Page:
Reverse osmosis water purifier
A water purification apparatus utilizing a reverse osmosis cartridge which supplies a measured amount of potable water to substantially fill an open top pitcher of known desired size. This free-standing apparatus includes an electric pump which withdraws water from an overhead reservoir and pumps it through prefilters and the reverse osmosis cartridge, from which a brine stream returns to the reservoir and a product water stream discharges from an overhead outlet above the pitcher. Control means monitors the level and quality of water in the reservoir and halts the operation of the pump as soon as the water level falls below a lower predetermined level which is set so that the desired measured quantity will have been delivered to the pitcher from a full reservoir. The control means also halts operation when the total dissolved solids content in the reservoir reaches a preset upper limit. The quality of the product water is also monitored and compared with the quality of the water being pumped to the reverse osmosis cartridge; a "service" indicator light is illuminated when the desired percentage of total dissolved solids is not being removed by the reverse osmosis cartridge.
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This invention relates to water-purification apparatus, and more particularly to apparatus for counter-top use or the like for supplying a measured quantity of potable water in a home or other domestic environment.BACKGROUND OF THE INVENTION
Reverse osmosis has proved to be a particularly effective separation process for efficiently and effectively providing good-tasting, potable water for drinking, cooking and the like. A variety of different apparatus have been developed for utilizing cartridges of spirally-wound reverse osmosis membranes to provide such potable water. U.S. Pat. No. 4,713,175 to Donald T. Bray is an example of such a water purifier that is designed to mount to the spout or spigot of a kitchen faucet and that delivers product water to a receptacle located on or near the sink-top. U.S. Pat. No. 4,711,723 to Donald T. Bray is an example of a water-purification apparatus which is designed to stand on the sink-top or counter-top and to operate whenever it receives water under pressure from a sink faucet or diverter or from some other supply of tap water.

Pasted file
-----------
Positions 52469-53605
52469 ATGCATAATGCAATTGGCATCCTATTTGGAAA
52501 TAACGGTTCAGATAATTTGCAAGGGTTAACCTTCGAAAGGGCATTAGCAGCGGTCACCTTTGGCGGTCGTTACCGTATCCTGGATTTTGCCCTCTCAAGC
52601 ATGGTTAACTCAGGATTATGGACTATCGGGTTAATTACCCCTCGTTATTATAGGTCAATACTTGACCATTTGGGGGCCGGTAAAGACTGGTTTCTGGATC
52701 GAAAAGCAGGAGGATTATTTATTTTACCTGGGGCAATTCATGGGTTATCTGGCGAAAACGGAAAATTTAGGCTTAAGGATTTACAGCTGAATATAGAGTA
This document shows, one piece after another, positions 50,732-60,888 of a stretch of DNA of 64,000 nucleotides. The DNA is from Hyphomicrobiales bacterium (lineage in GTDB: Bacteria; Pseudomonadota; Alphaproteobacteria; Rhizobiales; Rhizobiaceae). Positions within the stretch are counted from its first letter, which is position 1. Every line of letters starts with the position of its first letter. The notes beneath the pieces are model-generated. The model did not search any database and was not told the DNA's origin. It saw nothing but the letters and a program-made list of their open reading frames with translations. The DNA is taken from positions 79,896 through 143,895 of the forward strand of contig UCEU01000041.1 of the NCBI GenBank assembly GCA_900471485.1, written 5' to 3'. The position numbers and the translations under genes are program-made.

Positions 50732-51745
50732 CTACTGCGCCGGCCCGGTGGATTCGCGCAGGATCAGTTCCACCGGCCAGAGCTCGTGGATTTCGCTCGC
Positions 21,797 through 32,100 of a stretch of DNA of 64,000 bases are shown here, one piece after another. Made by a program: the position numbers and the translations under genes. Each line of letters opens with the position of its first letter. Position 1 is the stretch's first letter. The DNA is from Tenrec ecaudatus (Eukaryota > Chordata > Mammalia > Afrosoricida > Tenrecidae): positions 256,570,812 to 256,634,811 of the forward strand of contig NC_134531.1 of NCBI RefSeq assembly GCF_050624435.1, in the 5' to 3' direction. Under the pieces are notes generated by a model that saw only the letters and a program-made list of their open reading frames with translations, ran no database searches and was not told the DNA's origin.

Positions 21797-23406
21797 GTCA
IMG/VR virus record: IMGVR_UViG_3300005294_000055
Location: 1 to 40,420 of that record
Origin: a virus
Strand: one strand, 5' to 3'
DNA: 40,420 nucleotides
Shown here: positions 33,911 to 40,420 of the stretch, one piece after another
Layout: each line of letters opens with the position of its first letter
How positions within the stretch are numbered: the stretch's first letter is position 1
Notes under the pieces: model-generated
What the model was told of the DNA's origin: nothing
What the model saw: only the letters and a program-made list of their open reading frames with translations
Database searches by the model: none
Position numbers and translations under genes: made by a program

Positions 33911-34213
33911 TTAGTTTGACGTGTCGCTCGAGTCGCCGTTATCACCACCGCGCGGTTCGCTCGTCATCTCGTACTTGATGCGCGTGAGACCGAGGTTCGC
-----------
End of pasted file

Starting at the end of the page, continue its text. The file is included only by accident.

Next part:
Although the foregoing apparatus have proved very effective for supplying domestic households and the like with potable water, improved and more convenient apparatus are continually being sought to satisfy consumer needs and preferences.SUMMARY OF THE INVENTION
The present invention provides a water-purification apparatus which utilizes a reverse osmosis cartridge to supply a measured amount of water, e.g. a quantity which substantially fills a pitcher or other receptacle of desired size. The apparatus is free-standing and needs no connection to a source of water under pressure, such as a sink faucet spout or the like. The apparatus conserves water by continuing to recycle the feedwater until it reaches a total dissolved solids (TDS) content indicative of relatively high salinity such that the remaining feedwater should be discharged to waste, and an electrical control system is provided which halts operation when the TDS content of the feedwater reaches such an undesirably high value that continued operation might injure the reverse osmosis membrane. The system also determines when the reverse osmosis membrane cartridge is no longer functioning to adequately remove a desired minimum proportion of dissolved salts and should be replaced in order to improve performance.BRIEF DESCRIPTION OF THE DRAWINGS
FIG. 1 is an exploded perspective view showing water-purification apparatus embodying various features of the invention;
FIG. 2 is a side sectional view of the apparatus of FIG. 1 with portions broken away and shown schematically, together with a container disposed to receive product water from the apparatus; and
FIG. 3 is a schematic view illustrating the functional interconnection and control of the various components of the apparatus depicted in FIGS. 1 and 2.DETAILED DESCRIPTION OF THE PREFERRED EMBODIMENTS
FIG. 1 illustrates, in an exploded perspective view, a water purification apparatus 11 embodying various features of the invention. The apparatus 11 includes an outer housing 13 which can be made from any suitable structural material but which is conveniently molded from polymeric material in the form of a front section 15 and a rear section 17 which interengage with each other. The upper end of the housing 13 is circular, and its open top is closed by a circular cap 19 which has a short depending tubular skirt 21 which is received in a peripheral recess provided at the upper end of both sections of the housing 13.